comes up next May. He originally wanted a big bash but is now
thinking of something more low-key. "Instead of taking all my friends
abroad [as he did for his 40th and 50th] we're going to have a tent
in our wonderful garden in Norfolk. I'd like to say that I was going
to keep it simple, but I know it will end up being exotic and
glamorous and then we'll have drinks in our barn, which will also be
decorated and magical. We'll move to the tent for dinner and back to
the barn for dancing afterwards."
But the charm of abroad, as he points out, is that however lavish or
exotic the celebrations they "aren't in anybody's face the way they
would be back home". More importantly, the celebration abroad -
whether in a Venetian palazzo, a Rajasthani fort, a Mediterranean
villa or (think of Sir Philip Green's 55th at Soneva Fushi in the
Maldives) an eco-spa - allows friends to bond and share an
experience. This seems to be key to the 60th birthday bash. "People
want to have an adventure with their friends or discover an amazing
new place together and get to know each other in a deeper way."
Organisation is all. You can't, after all, just invite people to Rome
and leave them to mill around, waiting for their dinner. A whole new
breed of travel agents and party planners have grown fat on their
ability to deliver the essential surprises and the military-like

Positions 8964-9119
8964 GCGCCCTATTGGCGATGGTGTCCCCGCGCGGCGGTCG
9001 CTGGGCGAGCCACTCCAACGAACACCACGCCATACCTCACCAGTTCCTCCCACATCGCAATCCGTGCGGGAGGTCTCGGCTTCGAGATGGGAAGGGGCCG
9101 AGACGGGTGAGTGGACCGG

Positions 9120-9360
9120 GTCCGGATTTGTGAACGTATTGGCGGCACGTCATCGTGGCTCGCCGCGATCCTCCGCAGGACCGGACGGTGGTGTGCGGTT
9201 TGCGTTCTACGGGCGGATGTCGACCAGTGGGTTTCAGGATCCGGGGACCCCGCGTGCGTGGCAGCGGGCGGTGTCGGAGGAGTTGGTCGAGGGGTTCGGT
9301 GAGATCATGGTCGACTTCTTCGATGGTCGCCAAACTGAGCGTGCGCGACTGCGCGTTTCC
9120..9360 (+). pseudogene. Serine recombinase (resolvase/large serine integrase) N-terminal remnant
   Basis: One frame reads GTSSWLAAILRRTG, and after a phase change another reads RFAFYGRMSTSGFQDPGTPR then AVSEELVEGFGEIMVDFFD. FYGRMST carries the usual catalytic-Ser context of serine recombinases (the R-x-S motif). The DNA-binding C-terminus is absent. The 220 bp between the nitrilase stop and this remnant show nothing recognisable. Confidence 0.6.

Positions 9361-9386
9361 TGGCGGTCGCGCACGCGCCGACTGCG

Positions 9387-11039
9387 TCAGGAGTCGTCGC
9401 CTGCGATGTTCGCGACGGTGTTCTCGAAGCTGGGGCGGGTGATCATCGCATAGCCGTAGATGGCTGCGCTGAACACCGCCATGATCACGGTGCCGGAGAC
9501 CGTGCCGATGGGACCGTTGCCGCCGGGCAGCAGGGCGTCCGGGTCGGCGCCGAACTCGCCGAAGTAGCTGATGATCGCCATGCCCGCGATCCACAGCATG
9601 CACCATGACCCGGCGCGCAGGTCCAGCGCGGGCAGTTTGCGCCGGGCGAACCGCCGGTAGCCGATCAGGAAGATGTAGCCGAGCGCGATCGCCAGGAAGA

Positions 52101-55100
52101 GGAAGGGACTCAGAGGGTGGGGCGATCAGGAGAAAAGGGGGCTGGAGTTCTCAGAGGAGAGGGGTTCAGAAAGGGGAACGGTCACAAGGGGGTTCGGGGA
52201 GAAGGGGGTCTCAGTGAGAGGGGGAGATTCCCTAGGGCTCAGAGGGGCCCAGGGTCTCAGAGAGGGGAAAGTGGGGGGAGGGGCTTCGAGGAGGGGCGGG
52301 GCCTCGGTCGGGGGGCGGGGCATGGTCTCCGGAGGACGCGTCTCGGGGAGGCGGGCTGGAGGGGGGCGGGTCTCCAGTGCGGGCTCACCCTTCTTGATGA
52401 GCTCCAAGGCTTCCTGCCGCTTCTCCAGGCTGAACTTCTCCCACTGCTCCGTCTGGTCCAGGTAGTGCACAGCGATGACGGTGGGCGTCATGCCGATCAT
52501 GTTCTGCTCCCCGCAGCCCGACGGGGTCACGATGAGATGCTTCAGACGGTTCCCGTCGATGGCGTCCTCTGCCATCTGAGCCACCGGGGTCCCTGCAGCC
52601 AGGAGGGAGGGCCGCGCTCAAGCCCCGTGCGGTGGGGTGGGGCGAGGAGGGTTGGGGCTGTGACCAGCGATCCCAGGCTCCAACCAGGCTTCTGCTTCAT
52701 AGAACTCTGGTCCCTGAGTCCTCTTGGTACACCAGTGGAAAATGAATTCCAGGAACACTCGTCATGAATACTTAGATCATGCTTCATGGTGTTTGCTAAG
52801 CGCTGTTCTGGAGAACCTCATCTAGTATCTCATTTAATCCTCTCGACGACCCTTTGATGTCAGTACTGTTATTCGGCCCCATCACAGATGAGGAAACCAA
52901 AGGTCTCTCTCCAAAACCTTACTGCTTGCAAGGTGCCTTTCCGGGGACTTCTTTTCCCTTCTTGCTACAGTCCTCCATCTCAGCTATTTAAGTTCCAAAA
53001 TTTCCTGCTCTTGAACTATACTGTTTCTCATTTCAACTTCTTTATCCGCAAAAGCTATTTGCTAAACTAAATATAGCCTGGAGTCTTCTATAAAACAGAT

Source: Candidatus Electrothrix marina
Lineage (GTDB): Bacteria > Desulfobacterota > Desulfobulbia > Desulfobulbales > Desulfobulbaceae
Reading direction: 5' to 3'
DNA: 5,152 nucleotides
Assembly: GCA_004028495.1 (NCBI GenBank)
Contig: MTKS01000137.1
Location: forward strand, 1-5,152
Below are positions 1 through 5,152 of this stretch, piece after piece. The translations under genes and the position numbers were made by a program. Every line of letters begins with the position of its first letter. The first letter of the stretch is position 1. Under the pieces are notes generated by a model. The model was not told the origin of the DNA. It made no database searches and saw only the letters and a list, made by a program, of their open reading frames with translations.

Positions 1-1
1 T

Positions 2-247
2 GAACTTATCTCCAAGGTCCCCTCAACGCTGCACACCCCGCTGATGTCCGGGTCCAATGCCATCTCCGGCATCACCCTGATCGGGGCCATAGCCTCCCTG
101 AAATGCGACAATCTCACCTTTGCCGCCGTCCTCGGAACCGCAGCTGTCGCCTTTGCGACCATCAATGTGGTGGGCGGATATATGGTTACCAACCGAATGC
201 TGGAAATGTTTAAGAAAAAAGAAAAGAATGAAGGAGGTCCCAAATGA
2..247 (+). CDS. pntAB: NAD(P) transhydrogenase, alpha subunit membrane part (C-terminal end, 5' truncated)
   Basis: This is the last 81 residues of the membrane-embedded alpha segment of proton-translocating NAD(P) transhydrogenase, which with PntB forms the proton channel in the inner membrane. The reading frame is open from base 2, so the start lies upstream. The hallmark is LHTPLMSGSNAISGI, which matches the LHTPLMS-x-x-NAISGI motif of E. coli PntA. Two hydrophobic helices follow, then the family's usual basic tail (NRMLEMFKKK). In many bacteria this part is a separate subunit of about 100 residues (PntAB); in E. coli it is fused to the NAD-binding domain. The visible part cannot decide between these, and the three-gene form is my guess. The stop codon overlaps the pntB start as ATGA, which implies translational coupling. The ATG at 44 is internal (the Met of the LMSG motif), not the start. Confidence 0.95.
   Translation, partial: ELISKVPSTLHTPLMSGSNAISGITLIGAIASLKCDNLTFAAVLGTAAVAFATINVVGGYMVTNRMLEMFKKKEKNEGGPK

battle plans these celebrations require. Everything starts with the
invitations. The aim is to be different and inspiring. Sophie
Lillingston of the party planner Lillingston (www.lillingston.co.uk)
has sent them out in the shape of artists' palettes (friends had to
paint a reply), flip-flops (for a beachside party), miniature orange
trees (a three-day bonanza in Majorca) and olive trees (a Grecian idyll).
Now the world seems like a different place. Lavish is not going to be
the catchword. One of Lillingston's clients was pondering what to do
for her "big O" and she finally came to the conclusion that instead
of a great big bash for all their friends where she wouldn't be able
to have a proper conversation with any of them, she would have a
dinner party a month for the whole year. The numbers were between ten
and 16 each time and on each evening there was a different theme and
a different chef.
Perhaps the classiest thing of all, though, is to do what Lady Helen
Hamlyn did when her husband, Sir Paul Hamlyn, turned 60. She took
over the Royal Opera House for a night and filled it with people who
had never seen an opera or a ballet before. He was so thrilled by his
present that he decided to go on funding Hamlyn nights for the next
20 years and now more than 200,000 people have had their eyes and
ears opened to the wonders of music and dance. And one other thing:
invitations for 60th birthday parties should always say "no
presents". Anything else is naff.
AS TIME GOES BY
2.2bn Number of times your heart will have beaten by the time you are 60
1.5m The average number of hairs you will have moulted
6,570 Number of days spent sleeping
2.16 Number of metres your nails would have grown if you had never cut them